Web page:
Case Study 1 Societe Generale

1238 WordsNov 20, 20145 Pages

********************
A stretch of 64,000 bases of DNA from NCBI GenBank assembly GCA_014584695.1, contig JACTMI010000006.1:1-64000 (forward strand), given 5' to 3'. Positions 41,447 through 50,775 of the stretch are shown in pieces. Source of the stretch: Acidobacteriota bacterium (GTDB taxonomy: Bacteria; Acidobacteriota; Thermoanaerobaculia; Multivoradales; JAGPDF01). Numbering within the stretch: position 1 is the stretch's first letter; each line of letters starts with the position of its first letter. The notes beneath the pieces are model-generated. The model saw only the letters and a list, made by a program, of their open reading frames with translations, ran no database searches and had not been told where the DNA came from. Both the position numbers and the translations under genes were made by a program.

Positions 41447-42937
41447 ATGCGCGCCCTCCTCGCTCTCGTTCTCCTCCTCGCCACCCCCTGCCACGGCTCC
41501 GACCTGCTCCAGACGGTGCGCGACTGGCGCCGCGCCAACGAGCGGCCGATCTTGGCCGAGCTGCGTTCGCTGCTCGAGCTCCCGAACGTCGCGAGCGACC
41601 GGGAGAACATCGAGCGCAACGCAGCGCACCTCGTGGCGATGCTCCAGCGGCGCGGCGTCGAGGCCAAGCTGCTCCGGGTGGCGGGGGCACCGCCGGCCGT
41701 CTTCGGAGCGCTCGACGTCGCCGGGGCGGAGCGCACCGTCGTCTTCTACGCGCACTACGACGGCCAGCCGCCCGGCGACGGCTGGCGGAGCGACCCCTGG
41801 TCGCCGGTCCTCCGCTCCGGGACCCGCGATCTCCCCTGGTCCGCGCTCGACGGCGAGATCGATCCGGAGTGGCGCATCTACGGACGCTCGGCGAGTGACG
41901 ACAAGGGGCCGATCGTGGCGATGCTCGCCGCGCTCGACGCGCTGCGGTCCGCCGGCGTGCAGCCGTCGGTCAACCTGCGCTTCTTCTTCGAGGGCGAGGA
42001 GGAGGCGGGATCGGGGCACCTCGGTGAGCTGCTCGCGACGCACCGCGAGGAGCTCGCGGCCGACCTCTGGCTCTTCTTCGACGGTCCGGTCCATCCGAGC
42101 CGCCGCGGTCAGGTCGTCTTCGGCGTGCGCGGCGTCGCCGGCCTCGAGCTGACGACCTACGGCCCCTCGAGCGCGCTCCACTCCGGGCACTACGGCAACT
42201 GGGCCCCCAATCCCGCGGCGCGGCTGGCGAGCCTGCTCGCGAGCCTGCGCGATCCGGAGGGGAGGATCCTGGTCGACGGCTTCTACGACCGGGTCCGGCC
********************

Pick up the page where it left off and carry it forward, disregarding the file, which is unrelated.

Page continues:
Case Study 1 Analyzing Managerial Decisions: Societe Generale Quinneka Carter September 9, 2014 Managerial Economics Dr. Murphy Yes, I agree with Societe Generale’s comment by stating that Kerviel’s actions were irrational and senseless. He was willing to take risks and readily available to make factitious trades. Kerviel was a rogue trader; he made unauthorized transactions on behalf of the company. Other than a larger bonus, personally, Kerviel expected to gain respect and his “financial genius” to be recognized. He appeared to be an intelligent trader however, he poorly executed possibly good decisions. A one man show caused the company billions of dollars that made history as the largest financial fraud of $7.14 billion of dollars. The company was aware of several of Kerviel’s transactions; however, failed to investigate. Gapper (2011) stated trader’s bosses want to believe them – that legitimizes the bank’s success and the fact that everyone is paid a higher bonus….Rogue traders thrive by taking large bets on markets while pretending to be doing something safer, such as arbitrage or hedging (Gapper, 2011). Societe General’s overlooked Kerviel’s risky investments and rewarded him instead; the company appears to be aware and directly involved in illegal trades. Societe Generale’s organizational architecture was definitely off balance and contributed to the largest financial fraud in history. The bank overlooked the importance decision rights; one of the three aspects of an organizational architecture. Research shows, “traders at Citigroup’s Mexican subsidiary Banamex fired two bond traders after discovering rogue trading in 2012” (Compliance Reporter, 2014, p.49). Compliance reporter (2014) mentioned that Banamex was working to “identify any areas where they need to strengthen our controls through stronger oversight or improved processes” (p.49). Based

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